Overall Rating
Overall Rating (2 Reviews)
(2 Ratings)(2 Reviews)
The Javelina Jundred is the original costumed 100 mile trail run party. The race is held on a ~20 mile rolling single track trail course comprised mostly of the Pemberton Trail in beautiful McDowell Mountain Regional Park near Fountain Hills, Arizona. The 100 Miler is a Western States 100 Mile … MORE
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Recent reviews

    Profile photo of Morgan M
    basserker FIRST-TIMER '19

    Javelina Jundred was one of the most fun races I've ever run. The production of Javelina Jeadquarters (HQ) where you start and finish your loops was so much fun and … MORE

    Javelina Jundred was one of the most fun races I’ve ever run. The production of Javelina Jeadquarters (HQ) where you start and finish your loops was so much fun and featured great support. The aid stations were all some of the best I’ve ever encountered serving up a wide variety of food choices including pizza late in the race, pumpkin pie, and a plethora of vegetarian options. The volunteers at all of the aid stations were also amazing, knowing exactly what I wanted before I even said it, and were super encouraging and fun. I highly recommend this race to anyone whether you’re a seasoned 100 mile vet or looking for your first one.

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    M_Sohaskey Dec 18, 2019 at 10:14pm

    Brilliant job, Morgan! Who knew running 100 miles could be... FUN? I've always heard good things about Javelina, and were I ever to be bitten by the triple-digit bug, this… MORE

    Brilliant job, Morgan! Who knew running 100 miles could be... FUN? I've always heard good things about Javelina, and were I ever to be bitten by the triple-digit bug, this race would be right at the top of my list. Huge congrats, and thanks for your thoughtful review! LESS

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    Lani SPECTATOR '16

    RunnyLani's RaceRaves Review of 2016 Javelina Jundred (as spectator/crew) INTRO Located in McDowell Mountain Regional Park north of Fountain Hills, Arizona (its nearest city is Phoenix), Javelina Jundred (pronounced "Havelina … MORE

    RunnyLani’s RaceRaves Review of 2016 Javelina Jundred (as spectator/crew)


    Located in McDowell Mountain Regional Park north of Fountain Hills, Arizona (its nearest city is Phoenix), Javelina Jundred (pronounced “Havelina Hundred”) is a 100-mile (and 100-kilometer) trail running race held annually on the weekend leading right up to Halloween.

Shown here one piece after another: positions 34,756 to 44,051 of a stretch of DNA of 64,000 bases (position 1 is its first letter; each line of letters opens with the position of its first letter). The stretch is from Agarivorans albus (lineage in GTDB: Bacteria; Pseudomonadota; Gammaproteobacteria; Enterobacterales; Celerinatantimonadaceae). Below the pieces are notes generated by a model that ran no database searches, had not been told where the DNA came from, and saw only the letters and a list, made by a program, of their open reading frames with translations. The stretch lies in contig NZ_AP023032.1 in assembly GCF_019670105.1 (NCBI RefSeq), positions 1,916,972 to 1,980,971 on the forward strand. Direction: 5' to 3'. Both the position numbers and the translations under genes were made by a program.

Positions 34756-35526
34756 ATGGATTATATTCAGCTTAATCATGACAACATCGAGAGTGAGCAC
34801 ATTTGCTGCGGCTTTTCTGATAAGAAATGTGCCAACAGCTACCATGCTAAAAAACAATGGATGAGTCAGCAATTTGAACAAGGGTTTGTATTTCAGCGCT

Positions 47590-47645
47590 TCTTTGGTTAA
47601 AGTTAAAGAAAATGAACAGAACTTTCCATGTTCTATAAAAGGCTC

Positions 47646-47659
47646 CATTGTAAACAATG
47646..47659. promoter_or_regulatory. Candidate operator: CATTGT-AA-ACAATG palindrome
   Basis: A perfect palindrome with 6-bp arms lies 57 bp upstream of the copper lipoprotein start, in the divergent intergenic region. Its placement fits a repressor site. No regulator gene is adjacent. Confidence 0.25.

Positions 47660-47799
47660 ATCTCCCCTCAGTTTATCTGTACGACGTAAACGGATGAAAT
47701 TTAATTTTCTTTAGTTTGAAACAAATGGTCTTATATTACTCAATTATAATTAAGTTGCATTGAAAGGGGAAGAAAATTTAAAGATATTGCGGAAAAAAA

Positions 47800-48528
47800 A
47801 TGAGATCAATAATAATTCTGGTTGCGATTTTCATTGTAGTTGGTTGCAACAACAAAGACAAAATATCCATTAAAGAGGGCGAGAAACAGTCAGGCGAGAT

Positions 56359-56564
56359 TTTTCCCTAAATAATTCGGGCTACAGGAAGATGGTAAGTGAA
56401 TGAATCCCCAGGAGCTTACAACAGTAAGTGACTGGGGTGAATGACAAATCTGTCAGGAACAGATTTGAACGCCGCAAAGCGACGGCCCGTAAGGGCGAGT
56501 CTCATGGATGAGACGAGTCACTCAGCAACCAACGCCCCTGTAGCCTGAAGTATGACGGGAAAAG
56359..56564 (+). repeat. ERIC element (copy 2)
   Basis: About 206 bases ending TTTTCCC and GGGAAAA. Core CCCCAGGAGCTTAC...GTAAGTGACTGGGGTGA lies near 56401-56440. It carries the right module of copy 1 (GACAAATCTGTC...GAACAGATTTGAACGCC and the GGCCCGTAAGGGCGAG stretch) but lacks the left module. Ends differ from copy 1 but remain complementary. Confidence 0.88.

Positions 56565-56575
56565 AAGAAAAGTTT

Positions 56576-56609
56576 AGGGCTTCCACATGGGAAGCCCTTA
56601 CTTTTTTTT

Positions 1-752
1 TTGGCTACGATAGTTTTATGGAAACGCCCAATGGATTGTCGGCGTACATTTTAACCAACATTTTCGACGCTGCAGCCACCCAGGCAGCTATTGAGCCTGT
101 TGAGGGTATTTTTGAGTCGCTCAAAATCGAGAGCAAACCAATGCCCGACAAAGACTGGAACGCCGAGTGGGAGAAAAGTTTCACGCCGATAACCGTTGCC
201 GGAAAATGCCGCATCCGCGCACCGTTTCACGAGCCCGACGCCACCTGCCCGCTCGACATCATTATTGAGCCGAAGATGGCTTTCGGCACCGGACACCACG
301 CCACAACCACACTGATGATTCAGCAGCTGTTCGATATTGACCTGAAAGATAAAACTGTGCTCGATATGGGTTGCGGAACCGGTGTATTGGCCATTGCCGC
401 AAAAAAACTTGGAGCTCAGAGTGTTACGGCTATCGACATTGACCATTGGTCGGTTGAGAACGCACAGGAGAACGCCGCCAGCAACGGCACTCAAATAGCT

“JJ100” is one of the more well-known of the 100-mile races for a few reasons. The race director encourages a fun party atmosphere due to it being held near Halloween. He offers various costume awards in addition to the standard finisher awards. The 100-miler is also a qualifier for the famous Western States 100 Mile Endurance Run, and both the 100-miler and 100-K races are qualifiers for the famous Ultra Trail Mont-Blanc held in Europe. In addition, for a trail race, this course has a relatively flat elevation map, making it an attractive option for those looking to minimize the amount of climbing done for many trail races.

    Finally, the course uses a 20-mile loop (five times around for the 100-milers, three for the 100-Ks), making this race tremendously easier for runners’ support crews. While point-to-point ultras may require the use of a support van, the loop allows crews to set up camp at the primary timing mat (at “Javelina Jeadquarters,” of course) and just wait for their runners to return back every 20 miles.

    The 2016 edition celebrated its 15th anniversary, and for the first time, completely reconfigured the Jeadquarters area. Rather than a very tightly packed area where spectators and crew had to jostle elbows, the area was completely expanded out into a huge expansive campsite. In addition to the rental tents (which were available in the past), the Jeadquarters layout created a guided track. Runners ran into camp, ran along the guided alley to the start/finish line, crossed the timing mat to get properly credited, then reversed course and ran back past the timing mat, back through the guided alley, and out of camp.

    Support crews set up EZ-up tents and picnic chairs all along this alley, and runners could choose to stop at their own stations either heading in to the timing mat, or heading out on the way back onto the race course.

    I attended this year’s race not as a runner, but as support crew for my husband, who was tackling his very first 100-mile distance. This review covers my experience at Javelina Jeadquarters, and includes tips for those thinking of doing Javelina in the future, with a focus on those who plan to be support crew (or pacer).